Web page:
America's most surprising six-figure jobs
We often associate hefty salaries with corner offices, scalpels and law degrees – but it turns out you can pull in a pretty penny working outside the financial, medical or legal fields. In fact, writers, elevator installers and ship captains are just a few of the professionals who surprisingly can score six-figure paychecks.
Forbes combed through data gathered annually by the Bureau of Labor Statistics, a division of the Labor Department, to find the 15 most surprising six-figure jobs. The BLS culls its information from surveys it mails to businesses, and it releases its Occupational Employment and Wage Estimates Data each May. The report shares information about hundreds of occupations, including hourly and annual wages, total numbers of workers in the profession, and the states and metro areas that pay the best. To make the cut for our list, at least 10% of employees in the profession had to earn more than $100,000 a year.
1. Human resources managers are the only ones on the list where most, not just some, earn six figures. These professionals, who are responsible for everything from interviewing candidates to handling personnel and implementing strategies and policies, earn a stellar average annual salary of $108,600. According to the BLS’ Occupational Employment and Wage Estimates Data for 2010, the top 10% of H.R. managers earn more than $166,400 a year. The best-paying state for these professionals is New Jersey, where they pull in an average annual salary of $134,170.
2. An art director’s income isn’t too shabby, either. The mean annual wage for those talented professionals is $94,100. The top 10% make $163,430 — almost four times the national average for all occupations, which is just $44,410. The top-paying state for art directors: New York. Those in the Big Apple earn a hefty $128,080 a year.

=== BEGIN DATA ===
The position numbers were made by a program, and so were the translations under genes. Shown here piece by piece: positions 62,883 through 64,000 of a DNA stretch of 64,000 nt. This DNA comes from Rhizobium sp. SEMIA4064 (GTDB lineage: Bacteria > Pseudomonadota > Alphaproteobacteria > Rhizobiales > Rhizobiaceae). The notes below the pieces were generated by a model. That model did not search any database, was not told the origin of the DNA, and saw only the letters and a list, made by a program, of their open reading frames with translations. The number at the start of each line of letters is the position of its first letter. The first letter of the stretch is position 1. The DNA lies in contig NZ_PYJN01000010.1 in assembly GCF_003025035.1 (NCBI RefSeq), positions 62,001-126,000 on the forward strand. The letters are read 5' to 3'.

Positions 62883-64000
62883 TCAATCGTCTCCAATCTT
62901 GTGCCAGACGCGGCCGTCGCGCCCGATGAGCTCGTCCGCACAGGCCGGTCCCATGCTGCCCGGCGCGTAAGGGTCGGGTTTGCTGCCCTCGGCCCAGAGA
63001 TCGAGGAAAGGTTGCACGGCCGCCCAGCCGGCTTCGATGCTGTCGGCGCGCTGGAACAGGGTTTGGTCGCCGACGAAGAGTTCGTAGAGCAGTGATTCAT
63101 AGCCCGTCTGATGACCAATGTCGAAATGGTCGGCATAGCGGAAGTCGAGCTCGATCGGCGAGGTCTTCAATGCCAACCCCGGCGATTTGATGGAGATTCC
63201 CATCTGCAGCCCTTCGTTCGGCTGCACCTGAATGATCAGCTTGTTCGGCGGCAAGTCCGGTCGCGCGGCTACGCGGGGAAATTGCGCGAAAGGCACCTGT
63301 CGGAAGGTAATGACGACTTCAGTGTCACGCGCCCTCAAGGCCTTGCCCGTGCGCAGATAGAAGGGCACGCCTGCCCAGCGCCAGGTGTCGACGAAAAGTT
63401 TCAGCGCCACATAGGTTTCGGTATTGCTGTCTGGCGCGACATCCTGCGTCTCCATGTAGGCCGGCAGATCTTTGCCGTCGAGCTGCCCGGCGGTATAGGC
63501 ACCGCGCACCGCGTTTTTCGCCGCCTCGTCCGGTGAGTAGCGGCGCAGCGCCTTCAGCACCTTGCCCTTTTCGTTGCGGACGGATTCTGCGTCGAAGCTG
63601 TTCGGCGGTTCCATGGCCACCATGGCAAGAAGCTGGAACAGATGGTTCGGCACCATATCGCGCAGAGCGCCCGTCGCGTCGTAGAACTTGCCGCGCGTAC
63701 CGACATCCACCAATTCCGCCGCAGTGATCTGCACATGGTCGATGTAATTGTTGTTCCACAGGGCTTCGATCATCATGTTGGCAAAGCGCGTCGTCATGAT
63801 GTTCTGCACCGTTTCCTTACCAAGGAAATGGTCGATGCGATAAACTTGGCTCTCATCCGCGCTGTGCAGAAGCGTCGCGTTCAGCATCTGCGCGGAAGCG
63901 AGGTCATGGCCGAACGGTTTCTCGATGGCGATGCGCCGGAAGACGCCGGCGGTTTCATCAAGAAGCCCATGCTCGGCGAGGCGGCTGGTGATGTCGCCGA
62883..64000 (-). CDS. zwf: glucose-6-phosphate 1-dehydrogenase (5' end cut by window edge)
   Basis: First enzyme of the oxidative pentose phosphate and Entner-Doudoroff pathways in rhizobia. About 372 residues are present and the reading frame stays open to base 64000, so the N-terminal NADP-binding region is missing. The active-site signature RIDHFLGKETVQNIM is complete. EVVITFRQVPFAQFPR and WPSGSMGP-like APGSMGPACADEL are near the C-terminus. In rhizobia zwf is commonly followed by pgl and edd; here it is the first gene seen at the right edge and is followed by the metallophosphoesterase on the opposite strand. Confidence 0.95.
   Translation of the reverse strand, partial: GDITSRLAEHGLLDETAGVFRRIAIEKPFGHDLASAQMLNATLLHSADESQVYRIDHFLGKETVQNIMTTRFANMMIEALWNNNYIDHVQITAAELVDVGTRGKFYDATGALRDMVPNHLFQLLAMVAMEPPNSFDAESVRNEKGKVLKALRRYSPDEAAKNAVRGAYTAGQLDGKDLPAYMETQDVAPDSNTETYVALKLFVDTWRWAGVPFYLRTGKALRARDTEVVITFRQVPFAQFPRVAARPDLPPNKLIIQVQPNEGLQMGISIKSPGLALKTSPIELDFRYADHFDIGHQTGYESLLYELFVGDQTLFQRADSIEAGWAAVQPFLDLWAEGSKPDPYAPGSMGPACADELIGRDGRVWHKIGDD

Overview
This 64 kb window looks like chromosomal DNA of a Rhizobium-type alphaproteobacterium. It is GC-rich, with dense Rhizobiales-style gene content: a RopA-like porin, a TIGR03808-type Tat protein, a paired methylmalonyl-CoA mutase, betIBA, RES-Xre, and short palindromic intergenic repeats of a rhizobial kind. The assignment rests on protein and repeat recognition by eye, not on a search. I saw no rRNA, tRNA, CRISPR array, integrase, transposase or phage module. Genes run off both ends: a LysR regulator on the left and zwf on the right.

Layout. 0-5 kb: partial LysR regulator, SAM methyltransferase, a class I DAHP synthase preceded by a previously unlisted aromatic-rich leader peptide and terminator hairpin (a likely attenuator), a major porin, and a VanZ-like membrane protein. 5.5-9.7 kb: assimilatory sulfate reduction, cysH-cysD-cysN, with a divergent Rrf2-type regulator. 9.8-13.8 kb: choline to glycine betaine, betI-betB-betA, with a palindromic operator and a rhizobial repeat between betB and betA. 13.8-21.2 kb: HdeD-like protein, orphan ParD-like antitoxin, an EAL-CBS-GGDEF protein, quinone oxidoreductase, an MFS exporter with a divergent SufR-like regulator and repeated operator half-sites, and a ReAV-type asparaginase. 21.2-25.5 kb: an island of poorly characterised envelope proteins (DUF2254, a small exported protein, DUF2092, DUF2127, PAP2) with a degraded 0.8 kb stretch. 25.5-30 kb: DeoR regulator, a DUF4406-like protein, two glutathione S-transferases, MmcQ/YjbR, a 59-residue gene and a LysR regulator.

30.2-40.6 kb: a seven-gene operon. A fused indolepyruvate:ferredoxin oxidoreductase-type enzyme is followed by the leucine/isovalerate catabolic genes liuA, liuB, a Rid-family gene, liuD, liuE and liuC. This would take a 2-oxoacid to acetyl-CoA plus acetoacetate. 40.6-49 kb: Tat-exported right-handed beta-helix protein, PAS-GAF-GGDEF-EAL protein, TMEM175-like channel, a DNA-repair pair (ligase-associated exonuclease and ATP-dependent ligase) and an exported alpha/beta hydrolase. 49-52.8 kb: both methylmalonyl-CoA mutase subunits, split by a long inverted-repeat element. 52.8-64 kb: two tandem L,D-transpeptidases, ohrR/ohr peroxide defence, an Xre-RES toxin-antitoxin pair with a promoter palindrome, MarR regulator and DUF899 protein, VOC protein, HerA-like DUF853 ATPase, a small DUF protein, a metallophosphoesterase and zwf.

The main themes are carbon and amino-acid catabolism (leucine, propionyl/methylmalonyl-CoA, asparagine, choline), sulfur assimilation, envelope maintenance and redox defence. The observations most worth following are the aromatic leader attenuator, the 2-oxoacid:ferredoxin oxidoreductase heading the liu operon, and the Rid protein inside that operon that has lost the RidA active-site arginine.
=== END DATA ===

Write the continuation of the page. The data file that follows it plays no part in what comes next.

3. Some other surprising six-figure jobs, especially from the perspective of the fragile media industry, include broadcast news analysts, authors, and technical writers. Workers in the top-earning 10% of each of these professions earn more than $100,000, according to the BLS data. For broadcast news analysts, it’s $146,230; for writers and authors, $109,440; and for technical writers, $100,910.
4. Gaming managers, the people who supervise gambling operations, also make the cut, earning a handsome annual income of $73,940. Workers in the top 10% of that profession really hit the jackpot. These high rollers rake in $116,070 a year. Pennsylvania pays its gaming managers better than any other state ($91,850 a year, on average), but it’s only got about 50 of them. In total, 3,230 Americans hold the job nationwide.
6. Water vessel captains, mates and pilots also make a boatload more than one might think. The top 10% earn an ample $117,310 a year, but on average they make $70,500. Boat captains in Tennessee earn $89,700, making it the best paying state.
The list doesn’t end there. There are plenty more surprising six-figure jobs that don’t require a necktie or lab coat. Astronomers, film editors and farm product buyers are some others we’ve singled out.